Pension systems require young people to pay so that the old ones can enjoy their retirement benefits. The MUP pension system is odd because, unlike the Government Service Insurance System and Social Security System members who must contribute to the common pension fund until age 60, MUPs are not only exempted from paying contributions at all to the pension fund, but they also retire at the age of 56. Even if MUPs in active service do pay (as government proposes in its MUP reform agenda) the enjoying old would still outnumber the paying young.
The MUPs are of course blameless if it now appears they are ripping off government. Previous administrations, especially during the martial law years of the first Marcos government, have accorded the troopers with preferential treatment over other mortals. Perhaps there was no other way to manage discontent among men in uniform. The Cory Aquino government that followed the first Marcos government tried to experiment with other options and ended up being rocked by at least 9 bloody coup attempts.
Unease among military men that percolate into confrontation with authority often arise from perceived irregularities within their ranks and the civilian government in general. The military revolt that morphed into the Filipino-trademarked People Power in 1986 was initially a revolt against corruption and favoritism. Magalong himself has served time for an alleged participation in an attempt to topple the Gloria Arroyo government in 2006. (Her government barely survived after the “Hello Garci” scandal erupted in 2005.)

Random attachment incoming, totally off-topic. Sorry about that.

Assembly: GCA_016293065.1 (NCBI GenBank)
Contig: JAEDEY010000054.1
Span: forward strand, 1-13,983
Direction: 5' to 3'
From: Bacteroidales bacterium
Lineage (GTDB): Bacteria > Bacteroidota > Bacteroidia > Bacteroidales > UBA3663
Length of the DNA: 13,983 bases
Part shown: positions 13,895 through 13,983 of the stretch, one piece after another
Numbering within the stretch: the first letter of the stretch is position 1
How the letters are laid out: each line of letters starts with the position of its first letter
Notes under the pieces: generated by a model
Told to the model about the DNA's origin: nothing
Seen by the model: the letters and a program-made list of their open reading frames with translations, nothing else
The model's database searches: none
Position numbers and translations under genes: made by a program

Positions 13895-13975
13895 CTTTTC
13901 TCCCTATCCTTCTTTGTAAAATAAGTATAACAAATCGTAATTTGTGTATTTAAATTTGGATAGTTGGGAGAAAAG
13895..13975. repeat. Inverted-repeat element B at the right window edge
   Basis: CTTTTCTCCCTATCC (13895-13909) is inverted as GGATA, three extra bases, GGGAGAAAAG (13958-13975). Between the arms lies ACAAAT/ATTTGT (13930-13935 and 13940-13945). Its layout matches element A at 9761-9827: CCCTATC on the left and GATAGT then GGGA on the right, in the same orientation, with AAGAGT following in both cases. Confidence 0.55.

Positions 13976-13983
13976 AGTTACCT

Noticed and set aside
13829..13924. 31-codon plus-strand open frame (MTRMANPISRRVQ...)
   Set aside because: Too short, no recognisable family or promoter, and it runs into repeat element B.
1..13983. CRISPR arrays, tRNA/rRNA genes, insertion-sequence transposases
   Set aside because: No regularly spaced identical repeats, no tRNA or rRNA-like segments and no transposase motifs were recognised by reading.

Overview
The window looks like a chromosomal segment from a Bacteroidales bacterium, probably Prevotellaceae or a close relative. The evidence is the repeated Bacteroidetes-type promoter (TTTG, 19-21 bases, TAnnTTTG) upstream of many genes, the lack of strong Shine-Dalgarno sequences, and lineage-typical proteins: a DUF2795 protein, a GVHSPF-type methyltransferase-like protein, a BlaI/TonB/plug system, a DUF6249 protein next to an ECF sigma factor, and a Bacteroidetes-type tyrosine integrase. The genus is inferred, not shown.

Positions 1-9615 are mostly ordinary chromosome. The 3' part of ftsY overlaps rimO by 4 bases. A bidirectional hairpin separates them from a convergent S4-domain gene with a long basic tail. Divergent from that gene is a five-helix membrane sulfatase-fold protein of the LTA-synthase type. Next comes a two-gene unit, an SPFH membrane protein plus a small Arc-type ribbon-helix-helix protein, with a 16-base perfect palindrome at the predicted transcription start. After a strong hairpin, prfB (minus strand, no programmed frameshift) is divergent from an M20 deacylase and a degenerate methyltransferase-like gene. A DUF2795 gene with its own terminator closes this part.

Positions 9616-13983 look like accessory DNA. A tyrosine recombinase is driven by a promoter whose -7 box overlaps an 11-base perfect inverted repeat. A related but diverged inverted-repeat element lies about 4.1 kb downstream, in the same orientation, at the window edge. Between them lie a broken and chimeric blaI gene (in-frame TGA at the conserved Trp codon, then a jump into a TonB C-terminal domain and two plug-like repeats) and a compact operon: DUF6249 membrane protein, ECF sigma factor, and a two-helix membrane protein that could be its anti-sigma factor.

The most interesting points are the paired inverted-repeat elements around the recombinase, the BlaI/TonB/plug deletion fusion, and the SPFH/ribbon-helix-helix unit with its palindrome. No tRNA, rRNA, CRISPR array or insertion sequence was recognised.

Magalong has a consistent record (probably a unique one) of advancing the truth over self-interest. An investigation he led about the 2015 Mamasapano incident that claimed the lives of 67 government troopers and local rebels came out with a report that implicated his superiors, namely PNP chief Alan Purisima and President Benigno Aquino III, for misconduct. In 2019, he testified against then PNP Chief Oscar Albayalde in a Senate investigation, charging the latter for “protecting police officers involved in a drug trade.”
Magalong’s impeccable governance record as a police officer and an LGU chief executive, done with integrity, competence and courage, makes him the leader our country needs. Hopefully we can follow his example regardless of whether he submits himself to a national vote in the future or not.